Think about it. A progressive Christian homeschooler socializes with other homeschoolers. As soon as the child says “crap,” the other mothers will jump on the progessive mother to tell their kids not to say that word. The pressure to act like a homeschool kid is very, very real. (I’m sure today homeschool kids say crap, but back in the day, we did not, at least in front of other moms.) I did not learn the F word until college (kind of good, though). No one leaked the word out to me because everyone was that “godly.” Everyone just kinda talked and acted alike in public (in private, another world often existed).
And that brings me back to my story. Try to cut out the “movement” from my homeschooling experience, and quite frankly, there is nothing much left. Because no matter how many positive aspects of homeschooling I can create in my mind, all of them are infiltrated somehow with legalism and religion. Libby Anne mentioned this with the idea of freedom. See, for me, there is no doubt that I had a lot of academic freedom, particularly during my high school years. But I was not free to go hang out with friends. And that’s how homeschooling was for me. I had one sweet fruit in one hand, and had a bitter one in the other. And some of my friends had more sweet ones than others, but we had bitter fruits, or at least bitter bites.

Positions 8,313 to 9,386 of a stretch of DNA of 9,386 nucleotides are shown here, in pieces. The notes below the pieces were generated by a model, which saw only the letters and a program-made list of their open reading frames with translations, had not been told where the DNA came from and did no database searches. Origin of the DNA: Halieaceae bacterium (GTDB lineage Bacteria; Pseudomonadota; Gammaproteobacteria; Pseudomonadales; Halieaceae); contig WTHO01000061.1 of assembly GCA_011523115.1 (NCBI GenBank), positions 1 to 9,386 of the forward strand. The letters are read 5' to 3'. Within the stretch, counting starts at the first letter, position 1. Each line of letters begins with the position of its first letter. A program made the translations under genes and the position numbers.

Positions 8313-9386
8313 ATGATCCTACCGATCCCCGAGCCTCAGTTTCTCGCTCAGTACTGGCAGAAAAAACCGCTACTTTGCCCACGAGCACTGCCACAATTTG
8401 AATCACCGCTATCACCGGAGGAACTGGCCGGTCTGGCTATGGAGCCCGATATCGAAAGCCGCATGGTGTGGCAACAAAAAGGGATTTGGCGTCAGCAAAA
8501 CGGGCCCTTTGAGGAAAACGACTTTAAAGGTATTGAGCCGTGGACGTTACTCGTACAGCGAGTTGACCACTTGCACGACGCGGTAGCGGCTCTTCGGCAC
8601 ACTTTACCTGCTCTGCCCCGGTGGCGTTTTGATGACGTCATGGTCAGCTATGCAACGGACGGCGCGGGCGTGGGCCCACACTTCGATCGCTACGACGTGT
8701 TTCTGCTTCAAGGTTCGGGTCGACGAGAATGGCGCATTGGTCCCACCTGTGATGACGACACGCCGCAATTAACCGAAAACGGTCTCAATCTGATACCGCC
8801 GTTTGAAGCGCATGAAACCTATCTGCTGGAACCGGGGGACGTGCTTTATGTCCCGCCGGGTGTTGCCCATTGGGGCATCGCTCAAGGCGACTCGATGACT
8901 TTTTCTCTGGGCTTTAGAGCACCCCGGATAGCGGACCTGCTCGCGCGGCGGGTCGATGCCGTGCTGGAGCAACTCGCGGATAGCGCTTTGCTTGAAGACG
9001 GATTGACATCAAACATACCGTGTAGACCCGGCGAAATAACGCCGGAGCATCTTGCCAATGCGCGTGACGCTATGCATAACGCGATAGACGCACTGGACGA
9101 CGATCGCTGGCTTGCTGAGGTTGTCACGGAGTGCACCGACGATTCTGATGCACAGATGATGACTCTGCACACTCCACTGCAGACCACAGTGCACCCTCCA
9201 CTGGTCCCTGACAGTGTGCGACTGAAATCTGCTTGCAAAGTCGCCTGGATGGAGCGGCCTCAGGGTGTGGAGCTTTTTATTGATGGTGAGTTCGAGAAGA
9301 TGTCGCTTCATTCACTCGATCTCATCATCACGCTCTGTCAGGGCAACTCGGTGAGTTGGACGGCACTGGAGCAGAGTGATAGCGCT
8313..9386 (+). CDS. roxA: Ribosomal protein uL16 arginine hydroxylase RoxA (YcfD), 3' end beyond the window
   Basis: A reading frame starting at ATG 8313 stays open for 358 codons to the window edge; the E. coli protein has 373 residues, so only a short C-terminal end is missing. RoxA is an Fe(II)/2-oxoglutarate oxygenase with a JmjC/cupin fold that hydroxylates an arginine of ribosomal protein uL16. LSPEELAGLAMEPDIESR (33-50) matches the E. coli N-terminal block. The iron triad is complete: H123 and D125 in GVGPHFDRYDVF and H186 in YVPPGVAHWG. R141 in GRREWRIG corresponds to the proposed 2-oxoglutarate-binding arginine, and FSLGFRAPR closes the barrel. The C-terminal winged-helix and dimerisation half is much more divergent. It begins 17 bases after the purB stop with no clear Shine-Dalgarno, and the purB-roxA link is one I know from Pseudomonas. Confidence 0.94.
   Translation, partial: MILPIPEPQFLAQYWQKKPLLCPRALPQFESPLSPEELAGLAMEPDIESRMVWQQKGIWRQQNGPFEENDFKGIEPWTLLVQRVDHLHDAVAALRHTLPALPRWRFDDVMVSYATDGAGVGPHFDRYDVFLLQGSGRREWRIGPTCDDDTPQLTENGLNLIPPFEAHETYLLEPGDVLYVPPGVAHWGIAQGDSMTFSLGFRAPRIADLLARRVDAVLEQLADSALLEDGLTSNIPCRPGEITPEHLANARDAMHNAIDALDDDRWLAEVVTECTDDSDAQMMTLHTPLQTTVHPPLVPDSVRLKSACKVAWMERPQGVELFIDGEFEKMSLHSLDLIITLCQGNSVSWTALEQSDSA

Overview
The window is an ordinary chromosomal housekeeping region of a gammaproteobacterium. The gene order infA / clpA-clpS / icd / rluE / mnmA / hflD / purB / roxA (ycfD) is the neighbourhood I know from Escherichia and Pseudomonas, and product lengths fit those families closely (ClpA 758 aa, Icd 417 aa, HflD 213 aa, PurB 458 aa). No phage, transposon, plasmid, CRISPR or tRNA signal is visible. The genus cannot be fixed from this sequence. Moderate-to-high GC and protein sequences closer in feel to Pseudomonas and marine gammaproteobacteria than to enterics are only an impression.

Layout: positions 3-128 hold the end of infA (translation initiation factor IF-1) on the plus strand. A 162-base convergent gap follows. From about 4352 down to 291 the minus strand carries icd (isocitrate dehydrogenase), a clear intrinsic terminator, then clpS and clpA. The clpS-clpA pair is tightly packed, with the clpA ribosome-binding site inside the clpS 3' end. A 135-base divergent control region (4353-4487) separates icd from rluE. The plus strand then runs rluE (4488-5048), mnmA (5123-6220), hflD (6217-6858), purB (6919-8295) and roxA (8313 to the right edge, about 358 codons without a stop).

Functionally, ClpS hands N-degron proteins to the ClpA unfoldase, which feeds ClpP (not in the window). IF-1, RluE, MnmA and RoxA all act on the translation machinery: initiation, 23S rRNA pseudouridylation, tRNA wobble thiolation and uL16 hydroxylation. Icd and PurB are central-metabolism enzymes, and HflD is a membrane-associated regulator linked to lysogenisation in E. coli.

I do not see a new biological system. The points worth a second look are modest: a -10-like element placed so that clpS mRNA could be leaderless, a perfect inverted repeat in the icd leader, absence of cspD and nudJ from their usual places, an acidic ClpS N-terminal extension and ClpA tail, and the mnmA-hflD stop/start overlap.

And that’s why we homeschool alumni are speaking up. We’ve seen that the influence from HSLDA and others did infiltrate the Joshua Generation (what they called us) like they wanted. We want our voices to be heard before its repeated to the third and fourth generation.
Because homeschooling can be better.